Small Business Owners’ Plea to Credit Unions: Earn My Business
When it comes to serving the needs of busy small business owners, some credit unions are having a hard time keeping up with their bank competitors in key areas.
Among them: not having convenient branch locations, a lack of expertise on staff and not offering robust online banking services, according to feedback shared by a focus group comprised of 10 business owners, CEOs, and accountants with annual sales ranging from $1 million to $10 million.
The focus group was coordinated by a market research firm for CU Business Group in Portland, Ore., the business services CUSO said.
Participants were asked about their relationship with their current financial institution, the products and services that were most important to them, and their perception of credit unions.
“One of the key findings was credit unions were not stepping up in both letting business owners know what they were capable of offering and not educating them on how they can compete with big banks,” said James Weaver, chief operating officer of Consumer Opinion Services, a Seattle-based research group, who served as moderator of the focus group.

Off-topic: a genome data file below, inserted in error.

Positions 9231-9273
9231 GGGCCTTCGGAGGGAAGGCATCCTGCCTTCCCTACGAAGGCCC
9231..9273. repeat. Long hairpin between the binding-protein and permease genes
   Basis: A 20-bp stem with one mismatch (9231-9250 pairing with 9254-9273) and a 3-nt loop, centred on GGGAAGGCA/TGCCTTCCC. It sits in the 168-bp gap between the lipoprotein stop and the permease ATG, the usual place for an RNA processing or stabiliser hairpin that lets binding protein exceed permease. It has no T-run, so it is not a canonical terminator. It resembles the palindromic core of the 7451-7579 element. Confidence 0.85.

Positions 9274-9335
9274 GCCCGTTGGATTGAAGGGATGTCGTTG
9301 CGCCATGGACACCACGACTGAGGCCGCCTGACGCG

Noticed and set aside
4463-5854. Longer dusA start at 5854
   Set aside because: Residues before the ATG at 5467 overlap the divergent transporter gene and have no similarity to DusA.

Branch location turned out to be a must-have for both owners and their businesses’ employees, Weaver said. Having convenient locations was critical, particularly for staff at small to midsize firms who rely on being able to cash their checks in person without having to pay fees, he added.
Another important area expressed among the focus group participants was having the right type of expertise, Weaver noted. This was especially true for those that had ongoing relationships with banking individuals that spanned several years.
“They pay attention to the talent. The expertise of people handling business at credit unions was important to them,” Weaver said. “They like it when someone has 20 years of experience.”
Some of the respondents said credit unions haven’t marketed their business services to them, while they get contacted by larger banks on a regular basis, according to CUBG.